Ladies and gentlemen, the poet laureate of Pearl Mississippi, the voice of reason of the 60s counterculture, the guy who forced folks into bed with rock, who was born in 70s and then disappeared into a haze of sugar abuse. Who emerged to find Townshend. Was written off as a never-was by the end of the 80s, who suddenly shifted gears and began relasing some of the strongest postings of his career beginning in the late 90s. Ladies and Gentlemen, Barrow Street recording artist: TB!

Aug 102011

Listening to XTC (again). Mummer. It’s a really really good album.

I bought most of XTC’s catalogue when I worked at a local independent record store. Someone must have unloaded their collection and I got them used really cheap. My thought at the time was, “Hey, here is a band I’ve only heard good things about, so I should check them out.” Of course my OCD tendencies do not allow to buy one or two CDs, so I spent about 50 to 60 bucks and bought the whole batch. Looking at their discography, it’s most of their proper albums and all the major ones.

I listened to them then and have given them a spin a few times since. XTC is one of those bands that has just never made an emotional connection with me. I remember enjoying English Settlement, but by the end of it, I couldn’t tell you a damn thing on it. I know Skylarking is supposed to be a masterpiece. The early records have a punkish frantic quality that make for interesting listens. I know the hits and like those songs fine enough.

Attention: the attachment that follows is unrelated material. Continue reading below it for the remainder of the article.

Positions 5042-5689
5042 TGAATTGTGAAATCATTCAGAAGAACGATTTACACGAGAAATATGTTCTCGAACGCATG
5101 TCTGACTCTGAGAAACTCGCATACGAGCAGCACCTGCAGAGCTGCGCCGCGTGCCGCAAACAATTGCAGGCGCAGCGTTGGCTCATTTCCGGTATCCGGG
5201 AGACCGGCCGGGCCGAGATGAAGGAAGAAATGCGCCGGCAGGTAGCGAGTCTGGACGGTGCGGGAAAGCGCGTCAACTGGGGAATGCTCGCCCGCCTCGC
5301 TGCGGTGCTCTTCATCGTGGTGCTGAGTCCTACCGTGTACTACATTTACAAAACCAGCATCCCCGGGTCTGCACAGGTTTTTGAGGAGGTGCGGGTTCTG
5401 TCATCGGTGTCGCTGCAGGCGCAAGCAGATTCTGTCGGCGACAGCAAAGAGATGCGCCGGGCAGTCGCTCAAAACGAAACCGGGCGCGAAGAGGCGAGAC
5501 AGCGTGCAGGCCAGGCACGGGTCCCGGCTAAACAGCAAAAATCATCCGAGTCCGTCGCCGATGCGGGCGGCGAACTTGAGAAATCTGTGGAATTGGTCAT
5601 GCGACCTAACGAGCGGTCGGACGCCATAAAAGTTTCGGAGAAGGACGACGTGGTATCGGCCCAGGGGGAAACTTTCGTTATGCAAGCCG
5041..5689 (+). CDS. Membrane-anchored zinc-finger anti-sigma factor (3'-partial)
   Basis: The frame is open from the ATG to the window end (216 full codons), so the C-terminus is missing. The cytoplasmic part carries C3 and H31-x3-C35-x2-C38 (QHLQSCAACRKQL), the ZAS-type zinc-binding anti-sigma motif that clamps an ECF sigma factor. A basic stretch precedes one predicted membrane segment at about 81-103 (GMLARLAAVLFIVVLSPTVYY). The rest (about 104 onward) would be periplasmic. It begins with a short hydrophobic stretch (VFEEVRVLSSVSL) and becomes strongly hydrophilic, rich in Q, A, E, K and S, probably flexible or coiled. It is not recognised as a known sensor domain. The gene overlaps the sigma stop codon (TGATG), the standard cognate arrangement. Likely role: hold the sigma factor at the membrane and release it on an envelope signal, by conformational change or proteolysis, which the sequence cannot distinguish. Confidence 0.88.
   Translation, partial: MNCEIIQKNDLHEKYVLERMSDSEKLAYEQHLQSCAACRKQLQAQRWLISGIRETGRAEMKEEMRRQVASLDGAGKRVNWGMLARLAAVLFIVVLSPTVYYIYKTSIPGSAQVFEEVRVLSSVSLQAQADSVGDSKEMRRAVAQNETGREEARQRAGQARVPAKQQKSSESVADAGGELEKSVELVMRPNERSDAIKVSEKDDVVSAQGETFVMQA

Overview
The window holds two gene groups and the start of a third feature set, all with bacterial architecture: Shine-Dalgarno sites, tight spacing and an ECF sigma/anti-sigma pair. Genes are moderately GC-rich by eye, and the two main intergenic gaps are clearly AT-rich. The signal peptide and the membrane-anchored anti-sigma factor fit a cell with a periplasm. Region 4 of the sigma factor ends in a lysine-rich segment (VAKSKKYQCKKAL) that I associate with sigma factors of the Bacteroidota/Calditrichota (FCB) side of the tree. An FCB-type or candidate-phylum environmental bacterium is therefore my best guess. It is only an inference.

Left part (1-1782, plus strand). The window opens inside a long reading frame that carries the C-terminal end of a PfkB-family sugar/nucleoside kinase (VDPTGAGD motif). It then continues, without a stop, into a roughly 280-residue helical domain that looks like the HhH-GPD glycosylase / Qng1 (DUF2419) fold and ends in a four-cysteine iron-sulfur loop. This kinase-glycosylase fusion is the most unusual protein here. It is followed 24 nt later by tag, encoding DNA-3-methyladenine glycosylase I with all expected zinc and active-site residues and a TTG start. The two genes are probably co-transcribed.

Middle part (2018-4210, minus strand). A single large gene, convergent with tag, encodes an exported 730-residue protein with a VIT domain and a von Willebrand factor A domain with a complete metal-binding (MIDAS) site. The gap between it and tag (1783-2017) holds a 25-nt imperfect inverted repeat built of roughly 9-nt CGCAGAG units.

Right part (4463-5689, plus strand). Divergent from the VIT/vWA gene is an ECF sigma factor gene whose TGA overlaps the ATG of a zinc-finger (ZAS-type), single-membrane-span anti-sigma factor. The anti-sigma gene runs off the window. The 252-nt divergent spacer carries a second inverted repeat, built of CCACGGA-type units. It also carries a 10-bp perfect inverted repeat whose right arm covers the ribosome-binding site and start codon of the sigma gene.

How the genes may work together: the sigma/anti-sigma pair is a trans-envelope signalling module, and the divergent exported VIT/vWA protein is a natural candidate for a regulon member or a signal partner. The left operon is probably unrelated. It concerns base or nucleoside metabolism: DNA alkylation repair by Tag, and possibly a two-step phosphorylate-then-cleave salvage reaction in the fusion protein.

I know hardcore XTC fans will tell you that they were several bands: a punk group, a new wave band, a pop band. I’m sure they fit somewhere in the vein of Talking Heads and The Cars. I know Andy Partridge is good writer and their records feature some strong production.

So, I am listening to Mummer right now (at work) and thinking, Why I don’t love this band like everybody else in the world does? I am thinking that this a very very good album. And I’ll probably listen to more, hoping they’ll finally stick. Maybe I’ll finally connect with these records and feel compelled to listen to them more than once every 5 years or so.

So, what am I to do? Your help is appreciated…


Feb 152010

Just read the news that Doug Fieger of The Knack died Sunday. I wasn’t old enough to remember the war the rock press had with this band and its success, but I do remember “My Sharona.” Later, when I fancied myself a student of the power pop genre, I discovered that first Knack record and all of its many gems.

So, the questions for you is this: Get The Knack or Knuke The Knack?


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